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Old 12-16-2008, 06:24 PM   #16
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So you got a student loan, then?



More than one.
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Old 12-16-2008, 06:37 PM   #17
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I just figured out today, I have seven or eight white shirts yet I only wear one. There is nothing wrong with the other shirts, most of them are pretty nice. Admittedly one or two might be a half size too small. Two are formal dress shirts, so fair enough can't wear them.

You wonder, how do you accumulate all this stuff? I don't even remember buying some of them.
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Old 12-16-2008, 07:12 PM   #18
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I refuse to accept any responsibility for the stuff I do and don't have until I get my own place. My mother uses my closet for her own storage than I use it for my own, so I've no fucking clue what's going on.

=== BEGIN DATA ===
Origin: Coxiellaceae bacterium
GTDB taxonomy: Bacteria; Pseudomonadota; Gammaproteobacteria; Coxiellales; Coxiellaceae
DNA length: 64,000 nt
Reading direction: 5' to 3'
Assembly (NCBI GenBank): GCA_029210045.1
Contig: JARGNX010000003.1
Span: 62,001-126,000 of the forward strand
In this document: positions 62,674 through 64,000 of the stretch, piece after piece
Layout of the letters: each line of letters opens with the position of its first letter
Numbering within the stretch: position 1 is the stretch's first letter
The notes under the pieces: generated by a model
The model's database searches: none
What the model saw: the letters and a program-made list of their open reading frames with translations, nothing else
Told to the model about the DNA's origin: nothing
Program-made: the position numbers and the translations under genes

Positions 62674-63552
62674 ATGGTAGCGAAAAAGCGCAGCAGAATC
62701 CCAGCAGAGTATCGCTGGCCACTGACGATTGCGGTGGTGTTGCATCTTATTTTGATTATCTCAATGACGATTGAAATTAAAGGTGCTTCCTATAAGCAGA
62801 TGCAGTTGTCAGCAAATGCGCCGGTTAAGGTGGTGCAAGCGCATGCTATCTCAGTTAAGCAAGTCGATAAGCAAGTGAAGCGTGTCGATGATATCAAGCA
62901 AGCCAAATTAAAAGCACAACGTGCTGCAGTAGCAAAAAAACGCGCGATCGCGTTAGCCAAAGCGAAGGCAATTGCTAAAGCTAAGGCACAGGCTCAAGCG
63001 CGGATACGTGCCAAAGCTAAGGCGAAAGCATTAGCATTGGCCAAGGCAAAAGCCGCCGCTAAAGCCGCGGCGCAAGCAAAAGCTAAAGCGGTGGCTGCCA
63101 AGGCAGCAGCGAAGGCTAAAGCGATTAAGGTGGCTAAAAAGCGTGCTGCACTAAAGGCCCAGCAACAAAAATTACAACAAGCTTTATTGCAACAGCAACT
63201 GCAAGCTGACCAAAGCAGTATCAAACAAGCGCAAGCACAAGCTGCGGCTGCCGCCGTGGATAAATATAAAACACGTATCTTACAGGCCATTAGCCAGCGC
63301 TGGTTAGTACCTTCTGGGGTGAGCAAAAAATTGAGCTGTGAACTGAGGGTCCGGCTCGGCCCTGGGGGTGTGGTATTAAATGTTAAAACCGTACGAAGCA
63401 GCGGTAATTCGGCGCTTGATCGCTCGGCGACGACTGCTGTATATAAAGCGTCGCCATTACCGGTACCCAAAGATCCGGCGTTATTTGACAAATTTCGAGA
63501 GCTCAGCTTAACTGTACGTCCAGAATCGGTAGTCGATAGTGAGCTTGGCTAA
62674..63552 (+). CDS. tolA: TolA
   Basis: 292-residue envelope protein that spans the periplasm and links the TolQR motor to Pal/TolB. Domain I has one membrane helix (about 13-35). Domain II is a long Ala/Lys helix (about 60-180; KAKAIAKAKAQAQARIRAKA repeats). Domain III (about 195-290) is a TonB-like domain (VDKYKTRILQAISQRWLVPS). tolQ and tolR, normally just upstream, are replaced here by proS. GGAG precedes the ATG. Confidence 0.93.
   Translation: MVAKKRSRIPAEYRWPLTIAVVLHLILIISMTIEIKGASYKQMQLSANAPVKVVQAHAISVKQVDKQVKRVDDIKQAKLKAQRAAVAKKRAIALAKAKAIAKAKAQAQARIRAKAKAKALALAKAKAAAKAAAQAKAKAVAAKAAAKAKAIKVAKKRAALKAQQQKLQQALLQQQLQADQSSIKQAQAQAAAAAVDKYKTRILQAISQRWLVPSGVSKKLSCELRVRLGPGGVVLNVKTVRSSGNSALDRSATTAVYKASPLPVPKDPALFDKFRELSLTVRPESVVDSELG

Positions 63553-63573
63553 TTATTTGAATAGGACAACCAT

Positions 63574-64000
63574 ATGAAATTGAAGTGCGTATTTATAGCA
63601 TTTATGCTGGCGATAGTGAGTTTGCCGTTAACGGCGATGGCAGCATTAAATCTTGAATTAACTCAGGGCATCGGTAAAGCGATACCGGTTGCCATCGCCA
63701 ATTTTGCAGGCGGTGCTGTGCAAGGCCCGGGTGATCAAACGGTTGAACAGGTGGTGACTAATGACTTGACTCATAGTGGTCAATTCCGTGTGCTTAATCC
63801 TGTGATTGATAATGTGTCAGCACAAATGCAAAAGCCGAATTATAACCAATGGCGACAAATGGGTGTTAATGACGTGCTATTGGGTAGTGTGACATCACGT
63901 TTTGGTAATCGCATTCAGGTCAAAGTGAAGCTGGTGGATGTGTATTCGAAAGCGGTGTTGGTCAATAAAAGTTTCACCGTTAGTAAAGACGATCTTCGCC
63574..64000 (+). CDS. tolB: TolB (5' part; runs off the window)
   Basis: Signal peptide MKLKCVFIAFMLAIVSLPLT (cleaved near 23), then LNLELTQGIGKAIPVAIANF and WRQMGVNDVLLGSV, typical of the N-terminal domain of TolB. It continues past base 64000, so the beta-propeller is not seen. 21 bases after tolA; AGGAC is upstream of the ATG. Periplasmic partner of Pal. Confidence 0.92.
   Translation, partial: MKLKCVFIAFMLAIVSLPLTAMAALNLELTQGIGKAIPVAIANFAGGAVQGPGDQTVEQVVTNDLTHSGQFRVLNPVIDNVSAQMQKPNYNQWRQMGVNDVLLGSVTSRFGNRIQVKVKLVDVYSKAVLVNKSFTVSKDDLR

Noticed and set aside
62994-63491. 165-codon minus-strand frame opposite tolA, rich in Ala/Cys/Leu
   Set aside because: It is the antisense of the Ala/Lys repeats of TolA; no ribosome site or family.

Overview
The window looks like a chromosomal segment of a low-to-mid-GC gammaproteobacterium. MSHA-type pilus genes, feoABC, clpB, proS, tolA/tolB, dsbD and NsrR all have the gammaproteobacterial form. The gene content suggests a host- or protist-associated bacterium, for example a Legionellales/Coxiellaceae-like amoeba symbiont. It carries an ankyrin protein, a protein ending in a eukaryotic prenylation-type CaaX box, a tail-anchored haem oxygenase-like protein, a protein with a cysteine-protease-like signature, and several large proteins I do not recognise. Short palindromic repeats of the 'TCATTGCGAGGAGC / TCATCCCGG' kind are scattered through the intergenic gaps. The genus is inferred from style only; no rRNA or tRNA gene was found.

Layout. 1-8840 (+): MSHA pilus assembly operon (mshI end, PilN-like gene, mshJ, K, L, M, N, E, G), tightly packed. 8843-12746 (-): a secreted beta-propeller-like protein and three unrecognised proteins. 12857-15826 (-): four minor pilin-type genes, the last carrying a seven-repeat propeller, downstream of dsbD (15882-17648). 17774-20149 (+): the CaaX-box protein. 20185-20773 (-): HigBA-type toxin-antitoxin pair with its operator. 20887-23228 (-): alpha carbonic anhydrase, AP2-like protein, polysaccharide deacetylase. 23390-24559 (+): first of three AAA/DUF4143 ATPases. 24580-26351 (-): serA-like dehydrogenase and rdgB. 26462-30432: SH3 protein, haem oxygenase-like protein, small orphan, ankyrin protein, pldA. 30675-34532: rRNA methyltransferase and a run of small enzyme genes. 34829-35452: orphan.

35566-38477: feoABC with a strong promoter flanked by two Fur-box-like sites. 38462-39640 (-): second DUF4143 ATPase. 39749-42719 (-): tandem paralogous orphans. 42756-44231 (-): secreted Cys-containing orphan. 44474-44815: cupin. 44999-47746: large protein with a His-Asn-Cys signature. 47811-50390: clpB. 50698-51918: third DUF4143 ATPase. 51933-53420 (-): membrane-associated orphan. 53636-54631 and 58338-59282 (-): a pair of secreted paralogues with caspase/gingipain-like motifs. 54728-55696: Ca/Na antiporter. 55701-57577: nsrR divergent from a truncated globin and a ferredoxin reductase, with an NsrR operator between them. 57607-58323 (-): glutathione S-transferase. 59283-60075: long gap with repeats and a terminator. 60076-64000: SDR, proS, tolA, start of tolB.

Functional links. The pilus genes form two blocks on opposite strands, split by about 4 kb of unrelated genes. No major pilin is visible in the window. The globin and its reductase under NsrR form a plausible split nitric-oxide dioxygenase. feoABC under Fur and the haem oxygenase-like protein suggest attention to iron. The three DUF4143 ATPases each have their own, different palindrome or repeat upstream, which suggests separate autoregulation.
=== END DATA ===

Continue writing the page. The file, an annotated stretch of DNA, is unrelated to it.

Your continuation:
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Old 12-16-2008, 07:37 PM   #19
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I assume that it's rampant consumerism because people used to save much more in prior generations and current ones almost exclusively don't. The savings rate has been at historical lows for a long time now.
Well, when prices go up and up, the inflation rate goes up, cost of living soars, tuition is insane, unemployment here is at 9%, the housing market and local economies are collapsing, yet the minimum wage stays the same for 15 years...yeah some people can't save as much. When the min. wage went up, where I work people got screwed. Those below the new wage were increase, but everyone else who was above it stayed the same and didn't get the same percentage increase even if they did harder jobs and/or had worked their longer. Luckily I moved into a salaried position right before that or I would have been pounding down the door at Payroll.